1. Why did you write this book?
When I was doing my PhD, so much of the academic research I was reading was of the “cultural comparison” variety – about how cultures were different from each other. But that wasn’t the main problem I saw out in the world when I was working with companies or coaching people to adapt behaviour across cultures. It wasn’t simply understanding differences that people were struggling with. Instead, it was being able to adapt and adjust their behaviour across cultures without losing themselves in the process. This core insight inspired my academic research, which ultimately became the basis for Global Dexterity.
2. What is the most important thing you want readers to take away from this book?
Two main things: First, that we’re not prisoners of culture or passive recipients of culture, but, instead, can be active, creative users of culture. And second, that you can adapt and adjust your behaviour successfully across cultures without losing yourself in the process.
3. Name one or two books in our field that influenced you the most, that you think all interculturalists should be familiar with? Why?
I love Edward T Hall and his anthropological take on culture and cultural differences. I remember reading his books in graduate school and being really inspired. I also have to mention the book Lost in Translation by Eva Hoffman, that interculturalists may not know about, but which is a wonderful story of cultural adaptation. Finally, in the pure academic realm, I was always very influenced by the sociologist Ann Swidler and her concept of culture as a toolkit.
4. What is one of the most significant, most memorable cross-cultural experiences you have had?
As a college student in the late 1980’s, I lived and studied in Spain and it was my very first experience abroad. And this was the pre-internet era, so I didn’t have easy access to photos and videos and information about the experience I was about to have. I have to admit that at the time I was terrified to step on that plane. But the experience really changed my life.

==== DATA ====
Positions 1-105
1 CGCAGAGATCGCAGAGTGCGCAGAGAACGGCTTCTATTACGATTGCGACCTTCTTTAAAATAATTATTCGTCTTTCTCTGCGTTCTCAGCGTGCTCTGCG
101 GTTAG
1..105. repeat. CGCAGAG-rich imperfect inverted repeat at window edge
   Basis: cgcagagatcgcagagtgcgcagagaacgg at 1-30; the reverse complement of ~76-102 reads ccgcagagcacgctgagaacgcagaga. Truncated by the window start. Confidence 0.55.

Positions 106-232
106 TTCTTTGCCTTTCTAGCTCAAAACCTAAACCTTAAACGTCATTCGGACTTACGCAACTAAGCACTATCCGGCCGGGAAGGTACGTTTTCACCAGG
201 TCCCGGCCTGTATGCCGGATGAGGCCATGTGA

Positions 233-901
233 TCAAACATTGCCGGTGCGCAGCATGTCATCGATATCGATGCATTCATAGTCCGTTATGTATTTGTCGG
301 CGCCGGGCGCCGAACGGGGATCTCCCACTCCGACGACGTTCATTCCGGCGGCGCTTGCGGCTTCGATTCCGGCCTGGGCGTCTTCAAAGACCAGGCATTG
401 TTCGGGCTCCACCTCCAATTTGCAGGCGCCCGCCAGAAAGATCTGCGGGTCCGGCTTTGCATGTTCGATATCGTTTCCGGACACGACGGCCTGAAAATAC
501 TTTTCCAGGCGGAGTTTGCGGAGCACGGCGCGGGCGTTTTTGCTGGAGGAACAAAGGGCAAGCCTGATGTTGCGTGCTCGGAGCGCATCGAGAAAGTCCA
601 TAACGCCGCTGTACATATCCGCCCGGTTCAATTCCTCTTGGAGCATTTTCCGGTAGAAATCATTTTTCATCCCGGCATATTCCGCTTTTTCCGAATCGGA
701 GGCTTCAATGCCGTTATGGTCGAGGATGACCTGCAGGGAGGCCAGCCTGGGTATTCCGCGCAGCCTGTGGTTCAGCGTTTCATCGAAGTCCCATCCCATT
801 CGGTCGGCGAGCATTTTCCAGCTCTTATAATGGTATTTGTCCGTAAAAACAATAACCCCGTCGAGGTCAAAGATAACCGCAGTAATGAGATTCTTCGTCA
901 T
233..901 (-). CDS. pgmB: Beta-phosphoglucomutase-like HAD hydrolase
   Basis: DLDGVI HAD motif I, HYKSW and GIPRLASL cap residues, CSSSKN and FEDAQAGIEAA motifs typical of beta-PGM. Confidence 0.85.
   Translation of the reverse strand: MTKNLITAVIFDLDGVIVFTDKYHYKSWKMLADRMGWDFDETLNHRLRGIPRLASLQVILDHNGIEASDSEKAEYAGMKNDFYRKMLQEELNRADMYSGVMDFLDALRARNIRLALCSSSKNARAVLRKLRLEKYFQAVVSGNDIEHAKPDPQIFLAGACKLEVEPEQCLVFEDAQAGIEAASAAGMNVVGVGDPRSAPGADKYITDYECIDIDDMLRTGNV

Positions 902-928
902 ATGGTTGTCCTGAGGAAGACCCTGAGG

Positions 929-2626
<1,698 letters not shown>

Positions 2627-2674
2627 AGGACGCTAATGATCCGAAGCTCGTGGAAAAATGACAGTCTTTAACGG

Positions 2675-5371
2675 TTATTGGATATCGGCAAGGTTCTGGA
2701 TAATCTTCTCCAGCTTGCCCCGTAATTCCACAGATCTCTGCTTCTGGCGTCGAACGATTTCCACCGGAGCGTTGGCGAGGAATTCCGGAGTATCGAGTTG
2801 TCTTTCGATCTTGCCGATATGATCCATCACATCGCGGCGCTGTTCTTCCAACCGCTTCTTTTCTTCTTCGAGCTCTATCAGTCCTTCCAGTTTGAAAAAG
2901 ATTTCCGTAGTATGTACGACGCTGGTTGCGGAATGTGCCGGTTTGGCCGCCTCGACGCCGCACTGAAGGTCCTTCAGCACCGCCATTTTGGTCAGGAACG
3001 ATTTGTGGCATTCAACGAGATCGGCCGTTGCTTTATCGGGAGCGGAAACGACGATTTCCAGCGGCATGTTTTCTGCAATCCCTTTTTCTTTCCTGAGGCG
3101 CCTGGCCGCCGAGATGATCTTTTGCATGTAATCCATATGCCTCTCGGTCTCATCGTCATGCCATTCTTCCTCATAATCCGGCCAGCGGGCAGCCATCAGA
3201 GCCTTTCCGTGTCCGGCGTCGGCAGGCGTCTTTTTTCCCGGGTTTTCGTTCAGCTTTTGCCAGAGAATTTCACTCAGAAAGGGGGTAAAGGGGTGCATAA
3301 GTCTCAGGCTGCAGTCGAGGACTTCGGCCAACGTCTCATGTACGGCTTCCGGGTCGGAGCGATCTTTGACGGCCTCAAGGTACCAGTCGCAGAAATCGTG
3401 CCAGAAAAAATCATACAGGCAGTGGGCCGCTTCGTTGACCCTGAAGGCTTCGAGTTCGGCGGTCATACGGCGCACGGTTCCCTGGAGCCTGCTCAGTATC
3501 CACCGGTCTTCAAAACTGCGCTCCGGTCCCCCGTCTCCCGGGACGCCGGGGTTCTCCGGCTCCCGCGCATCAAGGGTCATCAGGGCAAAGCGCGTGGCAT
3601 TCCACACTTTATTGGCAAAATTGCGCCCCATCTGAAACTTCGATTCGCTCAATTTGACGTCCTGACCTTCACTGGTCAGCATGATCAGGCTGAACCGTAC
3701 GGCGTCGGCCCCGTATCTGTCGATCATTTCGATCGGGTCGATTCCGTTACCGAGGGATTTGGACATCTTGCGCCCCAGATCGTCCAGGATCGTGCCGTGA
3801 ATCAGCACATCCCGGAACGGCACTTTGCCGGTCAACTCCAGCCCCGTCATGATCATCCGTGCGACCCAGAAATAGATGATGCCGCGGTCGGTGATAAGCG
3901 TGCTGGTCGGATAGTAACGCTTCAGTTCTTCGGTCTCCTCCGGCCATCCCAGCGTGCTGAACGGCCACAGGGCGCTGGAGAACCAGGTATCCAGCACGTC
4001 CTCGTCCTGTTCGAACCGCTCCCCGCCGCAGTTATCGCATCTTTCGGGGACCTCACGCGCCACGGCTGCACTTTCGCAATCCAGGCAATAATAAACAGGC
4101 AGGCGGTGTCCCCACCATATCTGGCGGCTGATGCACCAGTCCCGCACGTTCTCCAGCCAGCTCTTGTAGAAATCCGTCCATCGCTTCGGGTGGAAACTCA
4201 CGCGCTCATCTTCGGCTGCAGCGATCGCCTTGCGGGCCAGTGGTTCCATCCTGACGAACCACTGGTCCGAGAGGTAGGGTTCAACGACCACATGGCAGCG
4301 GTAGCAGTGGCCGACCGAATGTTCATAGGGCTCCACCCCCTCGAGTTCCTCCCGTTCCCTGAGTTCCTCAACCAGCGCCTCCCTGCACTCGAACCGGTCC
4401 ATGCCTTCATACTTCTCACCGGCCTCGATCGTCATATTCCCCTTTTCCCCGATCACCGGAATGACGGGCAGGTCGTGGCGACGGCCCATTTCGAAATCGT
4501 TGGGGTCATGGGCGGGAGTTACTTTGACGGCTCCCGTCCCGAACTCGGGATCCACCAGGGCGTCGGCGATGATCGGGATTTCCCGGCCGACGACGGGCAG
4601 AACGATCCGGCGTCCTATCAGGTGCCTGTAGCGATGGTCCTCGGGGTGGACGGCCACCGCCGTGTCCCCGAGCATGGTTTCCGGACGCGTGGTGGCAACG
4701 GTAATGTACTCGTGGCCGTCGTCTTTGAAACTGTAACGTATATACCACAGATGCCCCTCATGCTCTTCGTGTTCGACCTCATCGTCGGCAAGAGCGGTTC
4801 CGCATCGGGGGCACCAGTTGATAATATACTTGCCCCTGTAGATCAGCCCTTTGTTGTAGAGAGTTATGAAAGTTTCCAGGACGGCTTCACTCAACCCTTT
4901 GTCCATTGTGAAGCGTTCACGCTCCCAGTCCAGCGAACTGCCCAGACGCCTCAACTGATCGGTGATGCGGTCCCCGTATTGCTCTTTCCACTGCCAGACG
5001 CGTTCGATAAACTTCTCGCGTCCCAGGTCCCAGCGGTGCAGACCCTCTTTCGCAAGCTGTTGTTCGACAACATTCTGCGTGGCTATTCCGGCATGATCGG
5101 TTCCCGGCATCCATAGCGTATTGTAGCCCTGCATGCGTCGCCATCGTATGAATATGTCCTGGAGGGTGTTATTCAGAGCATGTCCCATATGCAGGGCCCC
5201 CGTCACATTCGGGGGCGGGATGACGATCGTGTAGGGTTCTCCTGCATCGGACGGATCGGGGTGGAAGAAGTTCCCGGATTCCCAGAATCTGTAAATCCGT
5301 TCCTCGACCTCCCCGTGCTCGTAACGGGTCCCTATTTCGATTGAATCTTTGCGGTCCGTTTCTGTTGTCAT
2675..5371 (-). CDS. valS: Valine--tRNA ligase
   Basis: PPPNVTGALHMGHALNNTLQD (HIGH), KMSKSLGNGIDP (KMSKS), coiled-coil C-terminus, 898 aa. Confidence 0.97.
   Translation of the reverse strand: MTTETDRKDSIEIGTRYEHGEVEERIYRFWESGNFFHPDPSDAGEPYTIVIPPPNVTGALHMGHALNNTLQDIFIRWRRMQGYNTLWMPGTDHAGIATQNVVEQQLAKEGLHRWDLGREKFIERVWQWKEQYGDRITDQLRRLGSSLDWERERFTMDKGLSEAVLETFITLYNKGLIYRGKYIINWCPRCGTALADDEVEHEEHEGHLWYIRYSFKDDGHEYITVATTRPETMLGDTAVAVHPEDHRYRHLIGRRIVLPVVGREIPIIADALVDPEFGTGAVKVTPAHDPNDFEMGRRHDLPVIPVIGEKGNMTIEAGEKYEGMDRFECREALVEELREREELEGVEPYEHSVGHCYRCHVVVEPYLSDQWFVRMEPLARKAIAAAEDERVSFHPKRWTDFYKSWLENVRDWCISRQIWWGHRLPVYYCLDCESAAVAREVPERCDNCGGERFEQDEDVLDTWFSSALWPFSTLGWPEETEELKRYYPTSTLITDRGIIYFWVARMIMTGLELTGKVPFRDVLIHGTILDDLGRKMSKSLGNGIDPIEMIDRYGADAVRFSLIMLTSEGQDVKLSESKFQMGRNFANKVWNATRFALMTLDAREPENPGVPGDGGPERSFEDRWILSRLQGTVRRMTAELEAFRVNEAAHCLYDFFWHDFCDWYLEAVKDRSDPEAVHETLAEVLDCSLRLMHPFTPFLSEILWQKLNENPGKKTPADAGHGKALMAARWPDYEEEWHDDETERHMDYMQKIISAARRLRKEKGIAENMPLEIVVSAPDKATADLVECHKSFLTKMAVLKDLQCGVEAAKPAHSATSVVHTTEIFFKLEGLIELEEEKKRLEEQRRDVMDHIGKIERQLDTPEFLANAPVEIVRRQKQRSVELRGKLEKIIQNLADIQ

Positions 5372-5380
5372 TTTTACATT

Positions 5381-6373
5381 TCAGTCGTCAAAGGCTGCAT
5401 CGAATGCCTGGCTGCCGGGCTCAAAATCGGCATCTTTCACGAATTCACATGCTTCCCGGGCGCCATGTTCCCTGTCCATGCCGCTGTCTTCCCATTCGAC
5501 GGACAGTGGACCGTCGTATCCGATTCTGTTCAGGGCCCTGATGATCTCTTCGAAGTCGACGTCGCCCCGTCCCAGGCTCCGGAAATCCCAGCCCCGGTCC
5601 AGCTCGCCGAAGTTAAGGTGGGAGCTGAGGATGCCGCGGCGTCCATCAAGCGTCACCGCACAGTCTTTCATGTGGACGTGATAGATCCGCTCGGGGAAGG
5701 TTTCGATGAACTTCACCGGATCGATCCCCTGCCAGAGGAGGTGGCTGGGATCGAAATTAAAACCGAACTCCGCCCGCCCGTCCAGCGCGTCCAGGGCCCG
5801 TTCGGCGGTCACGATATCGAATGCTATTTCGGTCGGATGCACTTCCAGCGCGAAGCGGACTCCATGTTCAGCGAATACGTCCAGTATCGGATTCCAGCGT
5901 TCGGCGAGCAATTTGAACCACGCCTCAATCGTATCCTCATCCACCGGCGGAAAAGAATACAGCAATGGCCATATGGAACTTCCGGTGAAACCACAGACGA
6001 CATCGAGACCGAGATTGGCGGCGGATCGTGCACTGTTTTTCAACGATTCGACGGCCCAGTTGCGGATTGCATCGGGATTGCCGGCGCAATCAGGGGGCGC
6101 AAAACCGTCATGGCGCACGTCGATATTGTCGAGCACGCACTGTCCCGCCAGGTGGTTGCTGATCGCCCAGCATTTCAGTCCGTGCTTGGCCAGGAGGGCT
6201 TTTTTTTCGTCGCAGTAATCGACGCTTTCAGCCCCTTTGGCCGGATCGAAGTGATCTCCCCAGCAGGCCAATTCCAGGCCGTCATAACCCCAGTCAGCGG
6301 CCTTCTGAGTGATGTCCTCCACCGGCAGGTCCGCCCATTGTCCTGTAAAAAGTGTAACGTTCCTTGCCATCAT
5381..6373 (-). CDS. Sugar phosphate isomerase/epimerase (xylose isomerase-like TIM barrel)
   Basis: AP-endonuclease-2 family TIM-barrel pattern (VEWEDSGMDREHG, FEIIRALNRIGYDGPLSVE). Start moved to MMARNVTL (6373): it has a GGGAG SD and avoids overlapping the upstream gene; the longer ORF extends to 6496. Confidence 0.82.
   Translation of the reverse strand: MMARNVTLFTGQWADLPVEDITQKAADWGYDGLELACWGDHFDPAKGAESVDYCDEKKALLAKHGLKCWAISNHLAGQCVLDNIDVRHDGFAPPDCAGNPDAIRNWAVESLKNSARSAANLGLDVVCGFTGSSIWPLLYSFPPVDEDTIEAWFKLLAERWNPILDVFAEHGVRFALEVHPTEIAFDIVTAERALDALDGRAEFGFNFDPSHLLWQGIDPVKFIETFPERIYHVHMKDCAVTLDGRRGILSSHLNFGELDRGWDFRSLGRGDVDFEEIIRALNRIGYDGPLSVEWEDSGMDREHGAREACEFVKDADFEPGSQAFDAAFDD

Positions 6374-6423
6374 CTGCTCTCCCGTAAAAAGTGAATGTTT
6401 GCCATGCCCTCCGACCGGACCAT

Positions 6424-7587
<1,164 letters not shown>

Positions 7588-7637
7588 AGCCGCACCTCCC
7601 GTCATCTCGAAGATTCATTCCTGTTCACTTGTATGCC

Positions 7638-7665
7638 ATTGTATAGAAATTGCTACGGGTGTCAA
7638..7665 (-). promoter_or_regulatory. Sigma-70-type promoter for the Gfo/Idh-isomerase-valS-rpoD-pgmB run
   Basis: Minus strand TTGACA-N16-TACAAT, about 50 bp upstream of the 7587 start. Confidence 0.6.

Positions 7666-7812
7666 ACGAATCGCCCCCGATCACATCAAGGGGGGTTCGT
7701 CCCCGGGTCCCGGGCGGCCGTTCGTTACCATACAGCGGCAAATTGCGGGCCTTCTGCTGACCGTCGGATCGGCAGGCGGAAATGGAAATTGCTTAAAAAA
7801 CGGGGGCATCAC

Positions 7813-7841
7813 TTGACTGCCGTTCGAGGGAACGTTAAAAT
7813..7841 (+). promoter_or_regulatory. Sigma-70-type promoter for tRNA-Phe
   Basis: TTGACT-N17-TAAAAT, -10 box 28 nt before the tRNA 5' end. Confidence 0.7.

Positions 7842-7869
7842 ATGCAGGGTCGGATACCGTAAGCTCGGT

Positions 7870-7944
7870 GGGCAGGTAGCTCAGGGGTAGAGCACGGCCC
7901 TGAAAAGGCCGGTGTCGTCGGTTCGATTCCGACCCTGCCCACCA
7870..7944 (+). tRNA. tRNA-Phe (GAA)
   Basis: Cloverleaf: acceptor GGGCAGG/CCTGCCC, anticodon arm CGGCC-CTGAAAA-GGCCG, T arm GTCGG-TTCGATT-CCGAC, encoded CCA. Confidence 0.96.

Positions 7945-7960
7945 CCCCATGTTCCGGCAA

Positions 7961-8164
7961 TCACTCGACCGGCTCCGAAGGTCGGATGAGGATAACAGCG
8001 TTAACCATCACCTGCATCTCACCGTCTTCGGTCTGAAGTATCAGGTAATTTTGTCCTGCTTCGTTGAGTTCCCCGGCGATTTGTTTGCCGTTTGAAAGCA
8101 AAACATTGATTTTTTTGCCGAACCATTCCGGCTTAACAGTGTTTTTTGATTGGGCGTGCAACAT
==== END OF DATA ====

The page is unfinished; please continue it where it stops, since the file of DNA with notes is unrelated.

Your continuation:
5. If you could pass on only one insight/one lesson learned to others about crossing cultures, what would you say?
To think about cultural similarities in addition to cultural differences. I think we’re almost programmed to think about differences when crossing cultures. But the key to being successful across cultures isn’t just focusing on differences. It’s to also focus on similarities- what you might have in common with someone else, which is essential for building trust and the building blocks of a potential relationship.
6. This newsletter goes to nearly 1,000 readers, folks who are either in or interested in the field of intercultural communications. If you’d like to say something else to these folks, something we have not asked about in this questionnaire, feel free to add your brief comments here.
Yes! If you are an experienced cross-cultural coach or trainer and are interested in becoming certified as a practitioner of the Global Dexterity method, please contact me directly at email@example.com to be placed on an information list to learn more. I will be opening up the first certification cohort later in 2020. You can find out more about me and my work at www.andymolinsky.com. Thanks!